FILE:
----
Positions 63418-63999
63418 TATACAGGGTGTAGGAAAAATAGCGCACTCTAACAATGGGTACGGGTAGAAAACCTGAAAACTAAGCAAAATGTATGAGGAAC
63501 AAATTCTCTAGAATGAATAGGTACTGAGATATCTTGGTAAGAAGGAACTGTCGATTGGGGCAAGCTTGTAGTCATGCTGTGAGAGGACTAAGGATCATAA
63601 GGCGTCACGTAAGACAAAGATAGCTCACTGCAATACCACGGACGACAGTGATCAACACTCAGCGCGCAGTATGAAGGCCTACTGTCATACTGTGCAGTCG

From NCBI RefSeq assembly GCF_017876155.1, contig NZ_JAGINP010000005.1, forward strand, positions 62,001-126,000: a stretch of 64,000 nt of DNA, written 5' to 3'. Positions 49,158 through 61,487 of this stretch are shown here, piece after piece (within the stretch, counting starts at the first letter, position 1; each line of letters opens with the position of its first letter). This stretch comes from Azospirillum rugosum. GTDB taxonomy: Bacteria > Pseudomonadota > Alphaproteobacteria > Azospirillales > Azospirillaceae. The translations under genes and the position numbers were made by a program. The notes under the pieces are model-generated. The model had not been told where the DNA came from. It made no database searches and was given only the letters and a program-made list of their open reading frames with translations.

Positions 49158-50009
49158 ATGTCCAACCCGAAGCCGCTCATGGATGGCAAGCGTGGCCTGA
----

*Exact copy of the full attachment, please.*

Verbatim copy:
Positions 63418-63999
63418 TATACAGGGTGTAGGAAAAATAGCGCACTCTAACAATGGGTACGGGTAGAAAACCTGAAAACTAAGCAAAATGTATGAGGAAC
63501 AAATTCTCTAGAATGAATAGGTACTGAGATATCTTGGTAAGAAGGAACTGTCGATTGGGGCAAGCTTGTAGTCATGCTGTGAGAGGACTAAGGATCATAA
63601 GGCGTCACGTAAGACAAAGATAGCTCACTGCAATACCACGGACGACAGTGATCAACACTCAGCGCGCAGTATGAAGGCCTACTGTCATACTGTGCAGTCG

From NCBI RefSeq assembly GCF_017876155.1, contig NZ_JAGINP010000005.1, forward strand, positions 62,001-126,000: a stretch of 64,000 nt of DNA, written 5' to 3'. Positions 49,158 through 61,487 of this stretch are shown here, piece after piece (within the stretch, counting starts at the first letter, position 1; each line of letters opens with the position of its first letter). This stretch comes from Azospirillum rugosum. GTDB taxonomy: Bacteria > Pseudomonadota > Alphaproteobacteria > Azospirillales > Azospirillaceae. The translations under genes and the position numbers were made by a program. The notes under the pieces are model-generated. The model had not been told where the DNA came from. It made no database searches and was given only the letters and a program-made list of their open reading frames with translations.

Positions 49158-50009
49158 ATGTCCAACCCGAAGCCGCTCATGGATGGCAAGCGTGGCCTGA